Probably learned it from their big cousins at the last family reunion
om nom nom nom!
Super cool. I’ve visited these salt marshes, but didn’t see any of this going on in my time kayaking them. I did see the dolphins occasionally surfacing, sometimes very near me.
Rumor has it if you’re in a sizable fishing boat, the dolphins also follow you around to beg for your bait.
The gulls have obviously learned what the dolphins are doing - they’re waiting to steal the fish that jump out onto the shore.
Cousteau profiled a pod of dolphins that did this same thing in “Mammals of the Deep” in 1978.
Couple other posters beat me to it. As much as I respect Discovery Channel’s authority in all matters pawn-shop, bounty hunting, and sasquatch, they are way off in claiming this is unique behavior. Killer whales in Norway (which are dolphins, not whales) have perfected the quite sophisticated technique of corralling herring as a team and using the shore or their tales to then stun or corner the little buttsnacks before they munch them. There is a really wonderful article (in that other rapidly declining nature rag) National Geographic this month about this exact topic.
Also, I had no idea how incredibly social and communal killer whales are. If you have the opportunity, I highly recommend the National Geo article, it really was a wonderful and enlightening read.
Here, Muddy Dolphin… Down the hatch!
H-Hey, HEY! None for you Egret. Tryin’a steal Muddy Dolphin’s food. You’ve had yours.
FSM help me, not sure I can let this one go…
It twas’ a wail of a tail
Maybe I’m just projecting my own sensitive, pasty, geek-skin; but I have to admit some surprise that this tactic catches enough fish to heal the abrasions it would seem to require enduring; much less to be a net-positive.
Am I just overestimating the friction of some complex-as-hell-to-model water/sand slurry layer that exists at the dolphin/shore interface, or are dolphins made of sterner stuff?
Aren’t dolphins supposed to have Magical Healing Rainbow Pyramid powers? I heard that on Fresh Air yesterday.
I thought that those only worked to turn autistics into Indigo Children; and re-align chakras damaged by chemtrail exposure…
See also the pigeon-eating catfish of France. And unlike the dolphins and orca featured above they’re not even air breathers!
Apparently they’re 1-1.5 meters in length and nonnative (introduced in 1983). Sounds like the right spot for a large beer-battered fish fry!
tl;dr: Stuff I know and why I know those dolphins, although not that particular pod.
As I’ve mentioned years ago in CSBs here, I’ve lived on a barrier island in South Carolina for the better part of a decade. At the time some Forrest Gump was filmed on the other side of St. Helena Sound, near Beaufort SC (pronounced Bueford), in ACE Basin, not forty miles away from Savannah.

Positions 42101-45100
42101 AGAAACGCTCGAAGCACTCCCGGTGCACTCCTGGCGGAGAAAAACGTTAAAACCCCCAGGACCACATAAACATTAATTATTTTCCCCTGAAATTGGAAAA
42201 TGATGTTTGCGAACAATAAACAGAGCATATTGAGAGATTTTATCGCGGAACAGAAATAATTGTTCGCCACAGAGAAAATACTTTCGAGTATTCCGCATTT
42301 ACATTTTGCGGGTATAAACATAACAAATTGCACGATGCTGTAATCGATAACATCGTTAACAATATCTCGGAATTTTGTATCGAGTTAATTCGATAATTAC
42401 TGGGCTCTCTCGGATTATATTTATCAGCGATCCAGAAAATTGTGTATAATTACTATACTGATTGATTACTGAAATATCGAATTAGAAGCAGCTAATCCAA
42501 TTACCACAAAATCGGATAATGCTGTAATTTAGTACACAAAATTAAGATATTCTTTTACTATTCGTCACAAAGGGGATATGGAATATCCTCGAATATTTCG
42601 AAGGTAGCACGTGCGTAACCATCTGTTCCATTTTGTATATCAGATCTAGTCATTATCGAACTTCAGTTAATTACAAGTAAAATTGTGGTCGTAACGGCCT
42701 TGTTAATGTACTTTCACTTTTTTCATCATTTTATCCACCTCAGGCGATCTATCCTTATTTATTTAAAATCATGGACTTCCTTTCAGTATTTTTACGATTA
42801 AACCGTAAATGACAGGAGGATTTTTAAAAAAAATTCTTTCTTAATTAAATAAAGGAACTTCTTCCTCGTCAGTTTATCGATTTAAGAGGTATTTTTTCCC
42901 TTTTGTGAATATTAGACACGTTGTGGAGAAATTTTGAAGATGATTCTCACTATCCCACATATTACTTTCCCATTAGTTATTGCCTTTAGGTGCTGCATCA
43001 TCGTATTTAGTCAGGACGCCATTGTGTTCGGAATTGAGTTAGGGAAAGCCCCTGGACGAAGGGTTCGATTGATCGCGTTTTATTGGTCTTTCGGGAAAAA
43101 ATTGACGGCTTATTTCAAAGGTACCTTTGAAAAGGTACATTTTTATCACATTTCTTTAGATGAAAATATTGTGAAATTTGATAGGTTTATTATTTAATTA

I worked as a shrimper there, a Fisherman. (I’m sure those are the worlds best shrimp, y’all wouldn’t understand until you tried them. Benjamin Buford “Bubba” was no fool. Just don’t think those are what you will get in a restaurant by default even there.)
Shrimping, like most commercial fishing, is really a morally dirty business I felt, even as I was doing it. Unlike in that movie, by far most of what you have in your nets after a three hour drag is so called “bycatch”. Marine wildlife of no commercial value, often illegal to sell because it is protected or juvenile.
Sometimes just thirty to sixty miles from the actual Gulf Stream (you can see its indigo blue clearly separated from the rest of the ocean and its speed, and you can smell it when you get there) are hundreds(?) of different species in bycatch, from ten foot sharks to little colorful tropical aquarium looking fish, loggerheads and ridleys, horseshoecrabs and colorful, painful mantis shrimp, several varieties of stingrays, fire-jelly and sea wasps, a kind of box jellyfish, sargassumfish that look like they’re frogs from space, smaller three to five foot sharks of various kinds, impossibly skinny needlefish, aggressive blue crabs their pincers clacking audibly, panicked squid changing their colours in rapid waves while dying, krill and other zooplankton that look like trilobites and glow in the dark, lots of awesome creatures the names of which ends in -podae. Many more.
Some critters get caught in shrimp nets many times in their lives but many of them are dead from stress before they even hit the deck or shortly thereafter.
I never hardened to that.
My involvement in conservation and the protection of sea turtles started then. Many fish scream. It sounds like clicking, purring and growling. The shrimp were picked out of that writhing, poisonous, pointy, biting, clawing, burning, stabby, snapping, venomous mass by hand swiftly but carefully into big baskets, layered with ice, and were at that point worth around 25 cents a piece to me. Hundreds of dollars can be earned in one long lucky day by uneducated, not unskilled workers. The work is extremely dangerous even from my skewed point of view. (Tons of weight and a thousand and much more horsepowers connected through strained steel cables on primitive winches controlled by muscle.)
While you drag, the pods of dolphins follow the nets and pick the yummiest out of the fleeing distracted fish.
When it had been the days last drag or we had mechanical issues to take care of, the engine would be off and we were dead in the water. Drifting, while the last scriimps were picked out of the catch, boot deep on the deck. Then the bycatch got pushed off the deck, over board, with shovels akin to snow shovels, brooms and water-pressure from hoses.
Oftentimes a feeding frenzy then occurs. Reserved pelicans and terns get theirs, gulls and hundreds of smallish sharks cause the water and air to boil. It is quite impressive.
I’ve never seen them beg.
If the tursiops truncatus (they eat a lot or at least often because they use up huge amounts of energy zipping through the water all day while having a large brain and receiving all their drinking water from seafood) have an interest in the concentrated allucaneat seafood buffet of dead, shocked and stunned collateral fishery victims, they do this in an organized, orchestrated and pre-planned manner.